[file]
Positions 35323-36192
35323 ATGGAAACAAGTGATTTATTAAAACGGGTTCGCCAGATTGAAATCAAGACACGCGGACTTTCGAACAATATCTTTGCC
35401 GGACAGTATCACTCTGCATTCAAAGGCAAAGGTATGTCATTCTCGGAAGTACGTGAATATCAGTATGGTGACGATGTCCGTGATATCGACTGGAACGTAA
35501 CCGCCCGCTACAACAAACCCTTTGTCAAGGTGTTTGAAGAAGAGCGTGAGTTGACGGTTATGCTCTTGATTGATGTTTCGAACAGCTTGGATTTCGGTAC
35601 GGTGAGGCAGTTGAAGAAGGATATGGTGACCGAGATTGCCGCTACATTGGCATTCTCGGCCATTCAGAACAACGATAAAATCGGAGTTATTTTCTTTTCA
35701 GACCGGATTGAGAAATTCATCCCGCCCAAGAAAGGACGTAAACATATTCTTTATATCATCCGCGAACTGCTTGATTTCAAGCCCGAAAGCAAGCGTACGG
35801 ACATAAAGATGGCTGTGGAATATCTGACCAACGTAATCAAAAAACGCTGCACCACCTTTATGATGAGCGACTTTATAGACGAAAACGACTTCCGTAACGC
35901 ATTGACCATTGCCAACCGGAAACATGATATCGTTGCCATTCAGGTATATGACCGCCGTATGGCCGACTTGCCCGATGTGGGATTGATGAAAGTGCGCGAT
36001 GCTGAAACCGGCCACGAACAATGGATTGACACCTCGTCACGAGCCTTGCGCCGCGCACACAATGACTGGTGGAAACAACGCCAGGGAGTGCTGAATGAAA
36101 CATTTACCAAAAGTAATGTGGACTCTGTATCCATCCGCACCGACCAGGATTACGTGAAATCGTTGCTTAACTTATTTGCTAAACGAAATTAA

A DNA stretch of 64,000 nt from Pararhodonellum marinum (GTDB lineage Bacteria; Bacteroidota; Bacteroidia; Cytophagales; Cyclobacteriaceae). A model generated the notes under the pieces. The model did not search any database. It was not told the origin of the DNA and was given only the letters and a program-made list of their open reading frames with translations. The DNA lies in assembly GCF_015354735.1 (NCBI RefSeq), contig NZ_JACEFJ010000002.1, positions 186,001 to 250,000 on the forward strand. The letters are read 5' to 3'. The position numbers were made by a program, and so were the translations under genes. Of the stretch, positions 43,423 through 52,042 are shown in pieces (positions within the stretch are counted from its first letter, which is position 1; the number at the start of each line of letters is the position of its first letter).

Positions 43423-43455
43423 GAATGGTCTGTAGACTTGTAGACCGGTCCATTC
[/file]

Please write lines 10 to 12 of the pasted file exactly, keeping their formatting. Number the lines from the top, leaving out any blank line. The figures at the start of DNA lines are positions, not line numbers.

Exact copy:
36101 CATTTACCAAAAGTAATGTGGACTCTGTATCCATCCGCACCGACCAGGATTACGTGAAATCGTTGCTTAACTTATTTGCTAAACGAAATTAA

A DNA stretch of 64,000 nt from Pararhodonellum marinum (GTDB lineage Bacteria; Bacteroidota; Bacteroidia; Cytophagales; Cyclobacteriaceae). A model generated the notes under the pieces. The model did not search any database. It was not told the origin of the DNA and was given only the letters and a program-made list of their open reading frames with translations. The DNA lies in assembly GCF_015354735.1 (NCBI RefSeq), contig NZ_JACEFJ010000002.1, positions 186,001 to 250,000 on the forward strand. The letters are read 5' to 3'. The position numbers were made by a program, and so were the translations under genes. Of the stretch, positions 43,423 through 52,042 are shown in pieces (positions within the stretch are counted from its first letter, which is position 1; the number at the start of each line of letters is the position of its first letter).

Positions 43423-43455